Characterisation and susceptibility to lethal photosensitisation of in vitro-grown sub-gingival biofilms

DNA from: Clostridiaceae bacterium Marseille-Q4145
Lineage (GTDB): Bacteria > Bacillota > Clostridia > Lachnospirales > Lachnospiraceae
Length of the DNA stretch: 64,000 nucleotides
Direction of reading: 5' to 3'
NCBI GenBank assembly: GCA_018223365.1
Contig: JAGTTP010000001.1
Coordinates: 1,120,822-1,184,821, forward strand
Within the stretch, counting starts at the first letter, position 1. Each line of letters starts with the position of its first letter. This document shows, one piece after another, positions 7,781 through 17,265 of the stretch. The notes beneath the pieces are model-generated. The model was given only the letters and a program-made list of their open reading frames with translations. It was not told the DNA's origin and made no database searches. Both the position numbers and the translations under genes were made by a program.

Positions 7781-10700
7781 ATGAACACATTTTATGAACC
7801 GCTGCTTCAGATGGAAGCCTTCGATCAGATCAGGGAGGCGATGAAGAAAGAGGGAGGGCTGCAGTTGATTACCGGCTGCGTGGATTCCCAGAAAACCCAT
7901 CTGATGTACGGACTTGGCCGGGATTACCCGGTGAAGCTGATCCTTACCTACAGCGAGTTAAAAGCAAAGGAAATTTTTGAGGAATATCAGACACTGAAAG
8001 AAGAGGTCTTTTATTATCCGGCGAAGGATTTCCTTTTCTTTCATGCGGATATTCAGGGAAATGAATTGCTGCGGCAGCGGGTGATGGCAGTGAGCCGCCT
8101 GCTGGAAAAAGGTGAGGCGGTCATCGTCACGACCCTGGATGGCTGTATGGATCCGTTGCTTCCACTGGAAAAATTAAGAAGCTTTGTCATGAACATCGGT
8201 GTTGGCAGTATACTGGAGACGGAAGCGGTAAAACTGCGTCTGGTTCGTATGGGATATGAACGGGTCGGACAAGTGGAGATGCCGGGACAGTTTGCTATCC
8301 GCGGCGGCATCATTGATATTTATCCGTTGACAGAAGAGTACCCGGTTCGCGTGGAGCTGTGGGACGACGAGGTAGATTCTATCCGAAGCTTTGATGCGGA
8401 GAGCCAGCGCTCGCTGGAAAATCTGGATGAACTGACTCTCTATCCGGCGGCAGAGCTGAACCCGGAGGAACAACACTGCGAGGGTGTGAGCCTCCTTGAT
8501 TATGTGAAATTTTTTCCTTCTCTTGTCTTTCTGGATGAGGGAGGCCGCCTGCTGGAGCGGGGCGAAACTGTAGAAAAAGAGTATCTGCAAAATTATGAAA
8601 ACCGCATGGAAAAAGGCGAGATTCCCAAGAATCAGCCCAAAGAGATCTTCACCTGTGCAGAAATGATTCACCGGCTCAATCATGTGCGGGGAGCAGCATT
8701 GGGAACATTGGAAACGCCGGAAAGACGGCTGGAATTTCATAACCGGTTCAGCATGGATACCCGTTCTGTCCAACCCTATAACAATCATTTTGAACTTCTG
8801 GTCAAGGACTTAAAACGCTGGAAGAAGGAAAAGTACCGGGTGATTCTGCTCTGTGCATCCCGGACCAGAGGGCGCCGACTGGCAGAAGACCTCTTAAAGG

Oral biofilms are the aetiological agents of periodontal diseases. Biofilms are inherently resistant to traditional antimicrobials, hence novel treatment modalities, like photodynamic therapy (PDT), might be an efficacious alternative to traditional antimicrobials. Preliminary PDT studies involved the screening of a number of photosensitisers, Toluidine blue O (TBO) was chosen for further investigation. TBO in conjunction with a 35mW Helium Neon (HeNe) laser was then tested against a range of planktonic oral bacteria as well as both monospecies biofilms grown on membrane filters and multi- species biofilms grown on membrane filters from a salivary inoculum. TBO achieved appreciable kills against many of the planktonic organisms, whilst a 2 logio reduction was evident in both the monospecies biofilms and the saliva- derived biofilms following irradiation with 31.5 J of laser light in the presence of 81.7 pM TBO. In order to evaluate the likely efficacy of PDT in vivo it was necessary to develop a laboratory model that was capable of producing biofilms that would resemble (in terms of composition and structure) the subgingival plaques found in periodontitis patients in vivo. Consequently, biofilms were grown from subgingival plaques in a Constant Depth Film Fermentor (CDFF) under conditions mimicking those present within a periodontal pocket. The resultant biofilms were quantified using viable counts on selective agars and the microbiota was characterised using 16S rRNA gene sequencing. The community structure was analysed by denaturing gradient gel electrophoresis and community level physiological profiling. The structure of the biofilms was studied in real time using confocal scanning laser microscopy. The susceptibility to PDT (using toluidine blue and 632 nm light) of these subgingivally-derived biofilms was then determined. Reductions in viability of up to 1 logio were observed and when compared to chlorhexidine digluconate (an antimicrobial commonly used for the treatment of oral infections and often considered to be the "gold standard"), there was little difference in efficacy. In this study, a laboratory model able to produce biofilms with a composition and structure resembling those of subgingival dental plaques was developed. The biofilms produced were found to be susceptible to lethal photosensitisation using toluidine blue and light (632 nm).